When there is a plot in a young writer’s book it is usually a simple one. Just as The Naked and the Dead ultimately resolves itself to the circumscribed movements of a squad going up and down a mountain, The City and the Pillar travels inexorably to a single, predetermined climax. Even Thomas Mann’s Buddenbrooks and Marilynne Robinson’s Housekeeping—two grand and freakishly mature debuts—are essentially unidirectional. (Both have fantastically accomplished endings as well.)
There are exceptions, naturally. Michael Chabon’s terrific first novel The Mysteries of Pittsburgh, for instance, has a modest but craftily intricate network of stories. But in the vast majority of cases young novelists write with severe nearsightedness, raptly focused on the scene before them and blind to the larger landscape of the book. And so the assorted pyrotechnics on which these novels thrive—the shock value, the cultural exposes, the quiz-show intelligence, the artsy embroidery, the gimmickry, the cuteness, the whole publicity-snagging performance on display—are a means of compensating for and distracting from the large hole where there should be the sturdy backbone of a plot.
The performance, it must be said, tends to persuade readers and critics to overlook the failings. Moreover, the popularity of these books, no matter their flaws, is usually abetted by the beggar’s banquet of boring releases from older writers who no longer have anything to prove. Readers are hungry for vitality and will forgive any number of vices when they find it.
Although it serves nobody’s interest to gloss over weaknesses, it is of course right to give latitude to promising talent—there’s no justice in condemning the inexperienced for their inexperience. But standards can only be relaxed to a point; the trouble comes when the popularity of a young writer’s book is accepted as evidence that the book is actually good. This essay has been hard on F. Scott Fitzgerald in light of his feckless youth, but it remains to be said that he went on to write two legitimately great, if less popular, novels. The proof of the craftsmanship to which he devoted himself (in fits and starts and between binges and breakdowns, but nevertheless) is found in contrasting the ending of This Side of Paradise to the iconic last line of The Great Gatsby or, even more, to the moving and unforgettable final chapters of Tender is the Night.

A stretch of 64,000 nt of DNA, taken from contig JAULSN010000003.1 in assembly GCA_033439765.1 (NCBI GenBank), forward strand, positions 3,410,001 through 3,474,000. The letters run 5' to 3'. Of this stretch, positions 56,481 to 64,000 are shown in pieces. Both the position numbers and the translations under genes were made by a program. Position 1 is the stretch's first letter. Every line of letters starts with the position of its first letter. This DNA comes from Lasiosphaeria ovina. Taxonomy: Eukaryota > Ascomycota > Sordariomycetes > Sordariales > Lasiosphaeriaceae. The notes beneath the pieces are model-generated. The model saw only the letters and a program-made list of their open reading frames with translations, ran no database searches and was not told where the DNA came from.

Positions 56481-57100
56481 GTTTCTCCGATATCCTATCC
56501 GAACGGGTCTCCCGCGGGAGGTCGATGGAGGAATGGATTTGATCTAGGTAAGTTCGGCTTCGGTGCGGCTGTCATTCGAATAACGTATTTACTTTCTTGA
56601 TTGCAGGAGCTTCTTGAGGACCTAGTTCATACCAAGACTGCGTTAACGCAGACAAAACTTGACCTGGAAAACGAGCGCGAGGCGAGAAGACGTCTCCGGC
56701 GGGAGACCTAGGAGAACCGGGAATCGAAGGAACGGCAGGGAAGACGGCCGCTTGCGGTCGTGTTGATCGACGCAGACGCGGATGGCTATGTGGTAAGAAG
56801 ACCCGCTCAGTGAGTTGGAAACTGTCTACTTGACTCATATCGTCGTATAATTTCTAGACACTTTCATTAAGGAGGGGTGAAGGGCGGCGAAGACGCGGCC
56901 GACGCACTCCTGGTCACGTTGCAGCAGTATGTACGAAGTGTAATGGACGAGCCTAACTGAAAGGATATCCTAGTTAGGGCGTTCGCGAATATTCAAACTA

You can only break onto the scene once, and that triumphal entry can sometimes be a Pyrrhic victory. In time the rumor and overkill that greeted a debut starts to cling only to the book itself, as though it had been a kind of adventitious occurrence; the book’s author becomes just another writer. Still, these are the writers who promise the most. They have half of the character traits that every great book must possess: ambition, animation, verve, and bravado. The other necessary traits include discipline, restraint, subtlety, and patience. Acquiring these, without losing the others, seems to be the challenge that separates the grown-ups from the children.
Sam Sacks was a founding editor of Open Letters Monthly. His book criticism has appeared in The Atlantic, Harper's, The Weekly Standard, The New Republic, Commentary, and the New Yorker. He writes the weekly Fiction Chronicle for the Wall Street Journal.